Majority votes of the 63-seat state Senate and 150-member Assembly are needed to pass the amendment. The number of co-sponsors in both chambers – a rough measure of support – is currently well short of the numbers needed for passage. Two key lawmakers – state Senate Majority Leader Andrea Stewart-Cousins and Assembly Speaker Carl Heastie – have yet to sign on to the legislation or speak publicly in support of it. Members of both Democratic conferences met in early December to discuss their priorities for the upcoming session, but other issues like the controversial new public campaign financing laws took precedence over ethics reforms. Given Krueger’s stature as a longtime senator and chairwoman of the Finance Committee, it appears more likely that she would be able to get the proposed amendment through her chamber. More than two dozen Democratic and GOP senators have already signed on, so just a few more votes are presumably needed to ensure passage. In the Assembly, only about half of the 76 members needed for passage are co-sponsors. For now, neither Krueger nor Carroll are making promises that the amendment will pass in the upcoming months. “It’s up to Sen. Krueger and I to do the hard work to convince our colleagues,” Carroll said. “That’s a tough task, but it’s not outside the realm of possibility.”
A representative of JCOPE said that the commission is agnostic about the proposed amendment, though the agency does have reform proposals of its own. “It’s up to the executive and the Legislature to make decisions about the laws that govern what we do and how we do it,” said Walter McClure, a JCOPE spokesman. The commission’s website includes numerous proposals of its own on how to increase oversight and tweak the state ethics laws. McClure rejected criticisms that the commission is not proactive enough in pursuing investigations, noting the confidentiality laws preclude the commission from disclosing much of its work. State and federal law enforcement also occasionally request that the commission avoid pursuing a case while a criminal investigation is being conducted, added McClure, who noted that ethics investigations are just one part of what the commission does. “The core mission of our agency is essentially a compliance agency,” he said. “We’re here to provide training and information to help state employees and state officials to follow the law.”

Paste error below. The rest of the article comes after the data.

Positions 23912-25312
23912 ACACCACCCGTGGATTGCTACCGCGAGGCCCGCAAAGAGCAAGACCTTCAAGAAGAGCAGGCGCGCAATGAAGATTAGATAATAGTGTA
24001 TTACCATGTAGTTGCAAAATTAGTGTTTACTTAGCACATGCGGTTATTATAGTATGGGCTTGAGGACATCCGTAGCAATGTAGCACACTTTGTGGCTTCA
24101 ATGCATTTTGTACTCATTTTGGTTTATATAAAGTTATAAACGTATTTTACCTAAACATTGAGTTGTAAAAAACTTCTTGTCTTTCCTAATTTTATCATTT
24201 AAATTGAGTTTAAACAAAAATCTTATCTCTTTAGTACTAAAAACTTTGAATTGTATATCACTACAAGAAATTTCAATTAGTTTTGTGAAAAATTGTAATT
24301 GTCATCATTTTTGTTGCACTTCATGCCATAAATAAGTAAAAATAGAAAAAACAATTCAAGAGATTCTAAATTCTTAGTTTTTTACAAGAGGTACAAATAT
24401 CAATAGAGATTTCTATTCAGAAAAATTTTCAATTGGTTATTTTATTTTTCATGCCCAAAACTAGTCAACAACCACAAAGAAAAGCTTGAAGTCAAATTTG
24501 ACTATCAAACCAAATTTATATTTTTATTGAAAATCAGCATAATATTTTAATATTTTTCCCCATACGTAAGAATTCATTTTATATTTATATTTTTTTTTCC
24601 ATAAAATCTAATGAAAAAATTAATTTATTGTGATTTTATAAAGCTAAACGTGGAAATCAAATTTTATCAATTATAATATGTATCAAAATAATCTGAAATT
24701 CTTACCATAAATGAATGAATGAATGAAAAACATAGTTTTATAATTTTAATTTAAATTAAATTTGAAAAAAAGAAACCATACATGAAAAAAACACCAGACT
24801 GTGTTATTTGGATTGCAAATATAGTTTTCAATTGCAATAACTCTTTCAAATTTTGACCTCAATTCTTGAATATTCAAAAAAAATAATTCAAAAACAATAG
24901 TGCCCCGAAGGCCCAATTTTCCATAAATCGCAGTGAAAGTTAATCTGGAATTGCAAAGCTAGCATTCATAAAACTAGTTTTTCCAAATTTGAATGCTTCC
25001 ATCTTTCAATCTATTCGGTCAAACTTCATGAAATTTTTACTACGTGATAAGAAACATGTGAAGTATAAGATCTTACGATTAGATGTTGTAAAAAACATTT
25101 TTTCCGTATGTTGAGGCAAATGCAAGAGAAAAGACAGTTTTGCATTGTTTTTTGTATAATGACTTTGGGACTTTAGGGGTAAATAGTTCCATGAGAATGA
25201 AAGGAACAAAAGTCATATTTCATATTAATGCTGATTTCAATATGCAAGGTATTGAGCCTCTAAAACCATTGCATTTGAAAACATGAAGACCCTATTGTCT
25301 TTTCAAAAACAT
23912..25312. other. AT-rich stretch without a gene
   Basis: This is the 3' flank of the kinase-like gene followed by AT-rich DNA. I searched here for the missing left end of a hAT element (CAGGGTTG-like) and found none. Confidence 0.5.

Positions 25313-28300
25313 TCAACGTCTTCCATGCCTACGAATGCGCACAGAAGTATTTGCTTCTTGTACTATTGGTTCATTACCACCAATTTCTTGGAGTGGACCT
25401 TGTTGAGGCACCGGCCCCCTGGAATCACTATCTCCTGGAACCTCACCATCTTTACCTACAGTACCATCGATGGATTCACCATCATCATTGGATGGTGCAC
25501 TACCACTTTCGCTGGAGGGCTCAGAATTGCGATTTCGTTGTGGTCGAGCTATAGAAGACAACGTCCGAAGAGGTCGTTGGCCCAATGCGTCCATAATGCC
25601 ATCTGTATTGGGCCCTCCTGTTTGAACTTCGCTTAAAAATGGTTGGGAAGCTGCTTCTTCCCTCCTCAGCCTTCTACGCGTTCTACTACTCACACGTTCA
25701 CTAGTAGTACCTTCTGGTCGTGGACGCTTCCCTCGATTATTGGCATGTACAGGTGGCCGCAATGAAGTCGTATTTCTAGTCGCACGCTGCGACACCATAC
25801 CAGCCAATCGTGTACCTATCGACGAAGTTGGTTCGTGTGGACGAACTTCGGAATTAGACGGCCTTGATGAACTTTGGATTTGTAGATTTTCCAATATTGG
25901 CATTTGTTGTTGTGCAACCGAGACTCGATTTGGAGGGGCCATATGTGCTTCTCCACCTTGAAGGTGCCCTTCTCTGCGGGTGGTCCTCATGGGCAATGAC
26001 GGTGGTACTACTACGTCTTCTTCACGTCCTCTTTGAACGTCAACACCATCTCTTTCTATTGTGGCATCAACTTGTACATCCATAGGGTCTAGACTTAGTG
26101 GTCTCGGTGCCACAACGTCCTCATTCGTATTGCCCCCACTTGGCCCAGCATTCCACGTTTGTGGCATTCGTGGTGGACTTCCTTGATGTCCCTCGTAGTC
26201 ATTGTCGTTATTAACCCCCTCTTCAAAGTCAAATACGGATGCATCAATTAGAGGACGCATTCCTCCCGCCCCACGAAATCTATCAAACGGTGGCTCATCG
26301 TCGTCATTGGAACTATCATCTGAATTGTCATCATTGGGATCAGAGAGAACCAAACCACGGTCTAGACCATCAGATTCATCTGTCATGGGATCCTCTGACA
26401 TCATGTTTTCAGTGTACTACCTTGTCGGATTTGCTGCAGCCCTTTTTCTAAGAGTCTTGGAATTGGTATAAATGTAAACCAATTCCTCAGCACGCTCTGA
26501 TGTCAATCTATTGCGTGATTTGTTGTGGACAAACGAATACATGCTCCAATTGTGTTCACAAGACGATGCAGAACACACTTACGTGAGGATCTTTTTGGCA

While lawmakers do not need to change the state constitution in order to reform the state’s ethics laws, the amendment process would not require gubernatorial approval. Amending the constitution also would make the changes more permanent. “They’re very hard to pass (but) they’re also very hard to undo,” Krueger said.